Review Summary: Surprisingly, The Cool works despite its many obvious flaws
All eyes are on Lupe Fiasco for his second album proper, The Cool
, follow-up to his critically-adored debut Food & Liquor
and, so he’d have us believe, the second-to-last album before he retires. Though hip hop boasts a grand tradition of artists pretending to retire so their albums will be viewed more favourably, Lupe’s own boasts seem particularly audacious. In spite the industry-wide sales decline, he’s still only a second-tier artist sales-wise, and “most blogged-about rapper of 2006” honours aside, three moderately successful releases does not a legend make.
Is Lupe really so eager to peddle below-average sweatshop footwear that he can’t take a month out every couple of years to promote a new album" Perhaps we’ll never know. Lupe’s retirement idea, predictably, isn’t so much a “retirement” as a “not retirement.” He’ll remain closely involved in the business either way, whether as a performer or an executive, but on the evidence of The Cool
, he’s an artist who’d be sorely missed if he chose to leave it all behind. The Cool
is an ambitious effort in its own way, an attempt by the quintessential white rapper to show there’s more to his game than mere skateboarding and MySpace rhymes.
has been touted as a concept album of sorts, though Fiasco has moved to play down this association in the run-up to its release. The concept is in fact confined to a half-dozen tracks, and a few token references elsewhere. It revolves around a character named The Cool, first introduced on the tracks ‘He Say She Say’ and ‘The Cool’ from Food & Liquor
, a boy who’s abandoned by his father and instead turns to an odd couple, named The Game and The Streets respectively, for tough love and guidance. For an artist as obviously intelligent as Lupe, the concept is surprisingly awkward, and as Sesame Street as the imagery is, it still manages to confuse the hell out of your hyper-intelligent reviewer.
The five or so tracks that deal specifically with the story are quite a departure from the self-assured, bright-eyed pop that endeared Food & Liquor
to just about everybody, and seemed to have carried through with the release of lead single ‘Superstar.’ Instead, tracks like ‘Put You on Game’ and ‘Streets on Fire’ see Lupe slip way out of comfort zone. Replacing the jazzy, string-soaked arrangements of the album’s first half are spare, angry tirades again all the evils of street-life. The attempt to deal with more serious issues is commendable, but completely misguided. Lupe has the technical skills, as the metronomic brilliance of ‘Go Go Gadget Flow’ demonstrates, but when he falls away from playful and melodic, as he does on ‘Streets on Fire,’ his rapid-fire flow sounds remarkably lightweight, and any impact the song could have is negated by its total dreariness.
It’s almost depressing to say it, but The Cool
only really gets going when Lupe drops the pretence and concentrates on what got him noticed in the first place. The snide commentary on celebrity culture which runs through lead single ‘The Superstar’ is infinitely more engaging than any of his conceptual efforts. John Legend-clone Matthew Santos makes the first of his two vocal contributions, his sweet voice providing the infectious hook of ‘Superstar,’ singing “if you are what you say you are, a superstar / Then have no fear, the camera’s here.”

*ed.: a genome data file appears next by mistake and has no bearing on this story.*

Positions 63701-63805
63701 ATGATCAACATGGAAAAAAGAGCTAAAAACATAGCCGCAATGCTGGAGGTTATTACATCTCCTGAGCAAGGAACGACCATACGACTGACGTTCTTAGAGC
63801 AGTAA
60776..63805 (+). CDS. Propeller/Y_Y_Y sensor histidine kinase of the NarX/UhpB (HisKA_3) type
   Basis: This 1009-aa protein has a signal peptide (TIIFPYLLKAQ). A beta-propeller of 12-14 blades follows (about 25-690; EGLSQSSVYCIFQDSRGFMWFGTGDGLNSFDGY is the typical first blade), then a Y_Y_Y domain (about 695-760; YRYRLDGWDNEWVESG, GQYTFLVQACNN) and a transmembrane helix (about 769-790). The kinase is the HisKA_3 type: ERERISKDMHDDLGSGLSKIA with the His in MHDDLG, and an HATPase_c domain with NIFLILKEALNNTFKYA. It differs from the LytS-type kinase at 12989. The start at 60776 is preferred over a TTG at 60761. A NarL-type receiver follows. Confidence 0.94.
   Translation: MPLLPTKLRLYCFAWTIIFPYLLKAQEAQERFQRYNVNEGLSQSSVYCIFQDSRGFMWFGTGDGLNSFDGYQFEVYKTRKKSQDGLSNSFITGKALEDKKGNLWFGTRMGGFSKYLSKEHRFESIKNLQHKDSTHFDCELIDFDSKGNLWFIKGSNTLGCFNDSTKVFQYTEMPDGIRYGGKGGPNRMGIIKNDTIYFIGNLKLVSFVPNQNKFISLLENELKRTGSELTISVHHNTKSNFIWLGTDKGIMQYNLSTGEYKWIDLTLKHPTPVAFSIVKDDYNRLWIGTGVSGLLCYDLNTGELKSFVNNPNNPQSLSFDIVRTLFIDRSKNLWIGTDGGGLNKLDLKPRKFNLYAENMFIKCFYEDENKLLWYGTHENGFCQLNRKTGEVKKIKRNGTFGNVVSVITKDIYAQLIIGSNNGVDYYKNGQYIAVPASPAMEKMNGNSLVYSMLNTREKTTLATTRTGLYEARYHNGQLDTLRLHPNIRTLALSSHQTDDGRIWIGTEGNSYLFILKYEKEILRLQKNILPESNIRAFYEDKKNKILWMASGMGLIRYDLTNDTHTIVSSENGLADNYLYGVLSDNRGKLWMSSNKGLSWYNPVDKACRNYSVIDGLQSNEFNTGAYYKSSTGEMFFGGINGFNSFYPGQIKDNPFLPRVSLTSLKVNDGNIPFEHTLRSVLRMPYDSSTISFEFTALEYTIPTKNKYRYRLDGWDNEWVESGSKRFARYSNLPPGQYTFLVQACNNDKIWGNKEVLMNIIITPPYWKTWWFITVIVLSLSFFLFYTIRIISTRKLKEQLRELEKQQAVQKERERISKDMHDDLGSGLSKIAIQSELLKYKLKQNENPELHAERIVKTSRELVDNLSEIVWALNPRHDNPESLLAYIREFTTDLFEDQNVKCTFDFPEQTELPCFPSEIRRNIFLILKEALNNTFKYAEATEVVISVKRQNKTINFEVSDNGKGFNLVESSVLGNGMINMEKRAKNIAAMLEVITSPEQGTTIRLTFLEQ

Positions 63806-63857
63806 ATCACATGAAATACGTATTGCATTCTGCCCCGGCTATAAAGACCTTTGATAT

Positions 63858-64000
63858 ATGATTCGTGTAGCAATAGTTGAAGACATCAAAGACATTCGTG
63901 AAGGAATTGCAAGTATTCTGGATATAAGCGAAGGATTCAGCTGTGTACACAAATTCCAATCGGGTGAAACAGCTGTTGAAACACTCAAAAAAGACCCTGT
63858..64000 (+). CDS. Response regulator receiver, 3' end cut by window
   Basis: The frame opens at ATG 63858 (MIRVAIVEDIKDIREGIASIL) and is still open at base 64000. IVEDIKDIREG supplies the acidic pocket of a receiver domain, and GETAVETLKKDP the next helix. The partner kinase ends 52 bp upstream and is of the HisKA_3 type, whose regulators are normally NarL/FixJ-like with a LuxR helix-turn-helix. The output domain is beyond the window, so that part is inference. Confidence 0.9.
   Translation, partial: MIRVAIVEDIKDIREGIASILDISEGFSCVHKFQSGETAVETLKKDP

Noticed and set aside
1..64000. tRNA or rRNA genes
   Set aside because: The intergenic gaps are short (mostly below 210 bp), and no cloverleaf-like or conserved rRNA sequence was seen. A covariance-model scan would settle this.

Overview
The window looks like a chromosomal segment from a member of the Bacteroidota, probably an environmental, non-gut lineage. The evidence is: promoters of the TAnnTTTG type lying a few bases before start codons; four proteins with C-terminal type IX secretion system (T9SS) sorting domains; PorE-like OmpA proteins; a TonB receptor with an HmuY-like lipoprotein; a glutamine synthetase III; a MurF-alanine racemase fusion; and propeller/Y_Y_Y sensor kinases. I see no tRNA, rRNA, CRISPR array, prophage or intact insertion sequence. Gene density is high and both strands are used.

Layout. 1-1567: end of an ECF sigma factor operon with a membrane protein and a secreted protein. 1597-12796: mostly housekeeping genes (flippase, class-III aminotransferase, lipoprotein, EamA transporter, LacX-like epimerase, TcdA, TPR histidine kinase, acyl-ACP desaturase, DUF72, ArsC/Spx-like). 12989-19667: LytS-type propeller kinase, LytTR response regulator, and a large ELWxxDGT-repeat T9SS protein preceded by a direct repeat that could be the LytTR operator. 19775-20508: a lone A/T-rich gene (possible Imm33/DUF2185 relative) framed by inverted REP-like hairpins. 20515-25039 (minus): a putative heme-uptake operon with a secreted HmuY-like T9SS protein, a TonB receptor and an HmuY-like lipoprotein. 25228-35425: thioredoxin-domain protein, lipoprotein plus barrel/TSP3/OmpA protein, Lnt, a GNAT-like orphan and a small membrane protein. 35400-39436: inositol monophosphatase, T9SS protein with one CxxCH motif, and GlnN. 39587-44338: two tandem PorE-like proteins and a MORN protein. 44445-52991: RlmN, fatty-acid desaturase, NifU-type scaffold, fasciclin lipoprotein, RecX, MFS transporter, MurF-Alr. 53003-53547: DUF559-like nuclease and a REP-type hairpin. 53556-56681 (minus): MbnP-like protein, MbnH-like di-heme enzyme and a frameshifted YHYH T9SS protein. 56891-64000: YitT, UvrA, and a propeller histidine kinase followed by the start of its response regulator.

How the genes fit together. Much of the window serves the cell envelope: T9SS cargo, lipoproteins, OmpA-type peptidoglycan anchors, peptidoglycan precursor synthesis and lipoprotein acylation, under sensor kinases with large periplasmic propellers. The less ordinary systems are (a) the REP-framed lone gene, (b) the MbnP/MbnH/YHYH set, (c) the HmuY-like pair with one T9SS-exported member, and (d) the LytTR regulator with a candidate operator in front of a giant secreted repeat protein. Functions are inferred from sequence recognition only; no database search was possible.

Street single ‘Dumb It Down’ takes a similar (but more blunt) knife to the masterminds of hip hop’s “race to the bottom,” where status and looking the part is valued above artistic and intellectual achievement; intentionally or not, it’s fitting that the track itself could have been one of the better cuts from 50 Cent’s Curtis
There are only a few guest vocalists on show, but it’s a case of quality over quantity, with likes of Santos, Pooh Bear, Sarah Green and Nouveau Riche frontwoman Nikki Jean in fine form. Santos’ forever-enunciated vowels in ‘Fighters’ are heaven to behold. Jean adds her smooth-like-honey tones to ‘Little Weapon’ and standout ‘Hip Hop Saved My Life.’ But it’s Pooh Bear and Snoop Dogg who team up for one of the album’s finest moments. ‘Hi-Definition’ boasts lightning-fast piano fills and a JT-aping sung chorus by the Bear (the imitation trend only affects the guys: Lupe still sounds like a more talented Kanye), while Snoop’s guest verse is one of the best he’s managed in years, kicking off with the charmingly homoerotic couplet: “Lupy, it’s Snoopy, let’s go out / Tip toe through the door, do it doggy style.”
If there’s something we don’t know, it’s probably better left unsaid.
‘The Coolest’ is the only one of the concept tracks to receive the full pop treatment, and it’s miles better as a result, easily ranking among the album’s top three tracks. As Lupe refrains, “the coolest nigga, what"”
, it’s as easy to engage with the story as it is to ignore it, while Chris & Drop’s string-laden arrangement swoops and swings with the aid of haunting choral vocals to give a cinematic feel to proceedings. ‘Paris, Tokyo’ calls to mind Food & Liquor
’s ‘Kick, Push’ with a lazy lounge chorus. ‘Go Go Gadget Flow’ sees him pay homage to Chicago, rapping, “I’m from a city in midwest, best city in the whole wide wide world.”
It’s not that
good, but it may explain Patrick Stump’s production spot on ‘Little Weapon.’ Surprisingly, it works. And, surprisingly, The Cool
works as an album despite its many obvious flaws: the pop tracks are as good as anything from his debut, and his attempts to branch out are at least hit and miss, with exciting tracks like ‘Little Weapon’ and ‘Dumb It Down’ breaking the monotony of his soapbox moments.